Britain’s Principal Global Economic Goals
An extract from Unpeople: Britain’s Secret Human Rights Abuses
British planners’ economic goals are revealed with crystal clear clarity in the secret record. A July 1970 report entitled ‘Priorities in our foreign policy’, for example, notes that Britain needs ‘to act in support of our commercial and financial interests throughout the world’ and that:
‘We must contribute within our economic capability to international stability and the protection of our interests in the rest of the world from which so many of our raw materials derive… We shall need to pay particular attention to the Middle East, Southeast Asia and Southern Africa’.
The key to this basic aim is to ensure that other countries establish economic climates favourable to British, and Western, companies. A Foreign Office report from 1968 states that the primary goal of foreign policy is to make Britain economically strong, meaning that ‘we should bend our energies to help produce a world economic climate in which our external trade, our income from invisibles and our balance of payments can prosper’. The key to this is ‘freer’ global trade and ‘increasing our efforts to open up new markets in Europe, Latin America and the Far East’.
Ensuring a favourable investment climate was (and is) especially important for countries where Britain had important oil interests. The Cabinet Office noted in 1958, for example, that one of Britain’s aims was ‘to maintain political conditions favourable to our trading requirements throughout the world, and especially in the Middle East’. An interdepartmental Whitehall group noted in 1968 the ‘need in developing countries for an economic and political climate attractive to expatriate capital, and the advantages of the status quo both to security and to low prices’.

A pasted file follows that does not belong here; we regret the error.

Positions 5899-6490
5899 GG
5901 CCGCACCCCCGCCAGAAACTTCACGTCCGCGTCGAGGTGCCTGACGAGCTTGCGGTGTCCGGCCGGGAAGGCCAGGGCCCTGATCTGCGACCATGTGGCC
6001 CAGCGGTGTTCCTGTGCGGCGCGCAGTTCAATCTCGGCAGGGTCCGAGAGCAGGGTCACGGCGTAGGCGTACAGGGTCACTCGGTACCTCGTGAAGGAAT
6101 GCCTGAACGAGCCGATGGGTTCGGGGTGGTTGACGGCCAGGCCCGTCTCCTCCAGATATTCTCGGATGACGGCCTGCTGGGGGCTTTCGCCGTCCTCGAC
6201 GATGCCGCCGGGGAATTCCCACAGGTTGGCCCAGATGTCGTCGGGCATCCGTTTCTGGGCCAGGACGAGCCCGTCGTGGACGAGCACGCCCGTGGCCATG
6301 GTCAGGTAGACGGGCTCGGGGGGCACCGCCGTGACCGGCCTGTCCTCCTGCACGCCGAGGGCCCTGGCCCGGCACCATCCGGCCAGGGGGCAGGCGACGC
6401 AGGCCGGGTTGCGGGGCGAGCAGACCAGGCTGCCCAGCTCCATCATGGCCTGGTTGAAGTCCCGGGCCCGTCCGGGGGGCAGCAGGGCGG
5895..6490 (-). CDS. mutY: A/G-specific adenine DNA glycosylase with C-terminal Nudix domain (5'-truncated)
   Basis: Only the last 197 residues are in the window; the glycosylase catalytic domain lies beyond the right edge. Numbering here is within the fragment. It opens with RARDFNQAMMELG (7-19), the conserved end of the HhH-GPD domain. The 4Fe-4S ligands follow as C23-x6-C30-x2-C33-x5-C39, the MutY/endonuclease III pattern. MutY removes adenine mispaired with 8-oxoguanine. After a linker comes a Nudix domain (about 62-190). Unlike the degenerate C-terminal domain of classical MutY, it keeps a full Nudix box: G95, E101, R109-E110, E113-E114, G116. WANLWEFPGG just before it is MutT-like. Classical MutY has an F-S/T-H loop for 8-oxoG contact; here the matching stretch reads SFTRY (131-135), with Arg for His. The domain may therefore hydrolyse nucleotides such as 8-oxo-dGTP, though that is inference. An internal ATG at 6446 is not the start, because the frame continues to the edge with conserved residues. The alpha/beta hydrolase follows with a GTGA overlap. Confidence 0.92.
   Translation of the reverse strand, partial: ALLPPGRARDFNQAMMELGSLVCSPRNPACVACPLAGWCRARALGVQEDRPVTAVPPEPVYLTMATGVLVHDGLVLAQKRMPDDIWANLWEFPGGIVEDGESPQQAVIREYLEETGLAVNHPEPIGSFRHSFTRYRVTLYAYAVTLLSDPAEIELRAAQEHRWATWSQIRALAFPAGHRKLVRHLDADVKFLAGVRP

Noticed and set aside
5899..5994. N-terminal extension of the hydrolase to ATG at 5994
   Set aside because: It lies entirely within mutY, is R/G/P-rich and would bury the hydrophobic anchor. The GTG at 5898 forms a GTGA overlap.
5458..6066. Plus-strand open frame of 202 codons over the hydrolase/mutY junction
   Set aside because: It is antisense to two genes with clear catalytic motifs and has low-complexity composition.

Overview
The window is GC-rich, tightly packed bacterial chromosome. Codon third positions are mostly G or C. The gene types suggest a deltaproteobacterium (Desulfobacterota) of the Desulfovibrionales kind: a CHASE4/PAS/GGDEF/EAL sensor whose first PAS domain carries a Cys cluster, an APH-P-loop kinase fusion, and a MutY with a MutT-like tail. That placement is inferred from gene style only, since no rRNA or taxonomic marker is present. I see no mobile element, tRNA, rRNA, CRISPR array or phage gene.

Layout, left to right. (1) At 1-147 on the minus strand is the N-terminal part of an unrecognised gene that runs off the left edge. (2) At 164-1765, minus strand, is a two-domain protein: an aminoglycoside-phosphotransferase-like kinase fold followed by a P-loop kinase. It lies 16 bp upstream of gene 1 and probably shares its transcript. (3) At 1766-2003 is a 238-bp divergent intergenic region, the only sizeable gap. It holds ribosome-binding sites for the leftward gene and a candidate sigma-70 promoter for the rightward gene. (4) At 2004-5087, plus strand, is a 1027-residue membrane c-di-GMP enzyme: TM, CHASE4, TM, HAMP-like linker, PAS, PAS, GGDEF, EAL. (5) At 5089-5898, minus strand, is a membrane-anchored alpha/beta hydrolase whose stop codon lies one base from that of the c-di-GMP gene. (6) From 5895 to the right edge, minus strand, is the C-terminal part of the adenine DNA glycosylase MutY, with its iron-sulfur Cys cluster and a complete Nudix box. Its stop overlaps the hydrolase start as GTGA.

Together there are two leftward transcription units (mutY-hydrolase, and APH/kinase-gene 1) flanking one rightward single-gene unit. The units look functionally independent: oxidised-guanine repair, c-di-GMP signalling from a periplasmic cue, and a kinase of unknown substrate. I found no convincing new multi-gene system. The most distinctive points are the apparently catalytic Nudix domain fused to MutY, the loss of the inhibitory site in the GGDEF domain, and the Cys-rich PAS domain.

‘The broad aim’, the Foreign Office noted in 1968, ‘is to inhibit undue governmental interference in the international oil trade’. This meant that Britain should ‘oppose, or at least attempt to moderate’ resolutions in the United Nations that would encourage governments to ‘expropriate or acquire too direct a control over Western oil investments’.
British planners were at pains to counter the trend towards nationalisation since ‘expropriation nearly always results in a measure of loss for the UK interests involved’. This policy was promoted in the knowledge that nationalisation was undertaken in ‘the hope that a large share of the profits may be retained locally and increased funds be made available for local investment’. Thus British planners were perfectly aware that in opposing nationalisation they were also opposing likely improvements in the welfare of the people of those countries.
This aim of ensuring favourable investment climates for big business – and countering governments who do not – has been the primary goal of numerous postwar British and US military interventions, in Iran, Kenya, Indonesia, British Guiana, Central America and elsewhere. This is also the very basic root of Britain’s global economic policy, promoted in bilateral ‘aid’ programmes, the World Bank and International Monetary Fund’s ‘structural adjustment’ programmes and in the shaping of the rules of the World Trade Organisation. The consequences of promoting privatisation and liberalisation have often been devastating for hundreds of millions of people around the world as shown, for example, in the effects of ‘shock therapy’ programmes in Eastern Europe and Africa. The most basic of British goals in the world bears significant responsibility for maintaining, often deepening, global poverty – a fact unmentionable in the mainstream political culture.
The files indicate that strategies to address third world poverty are basically to be opposed except where they enhance British business interests. The Foreign Office noted in 1968, for example, that: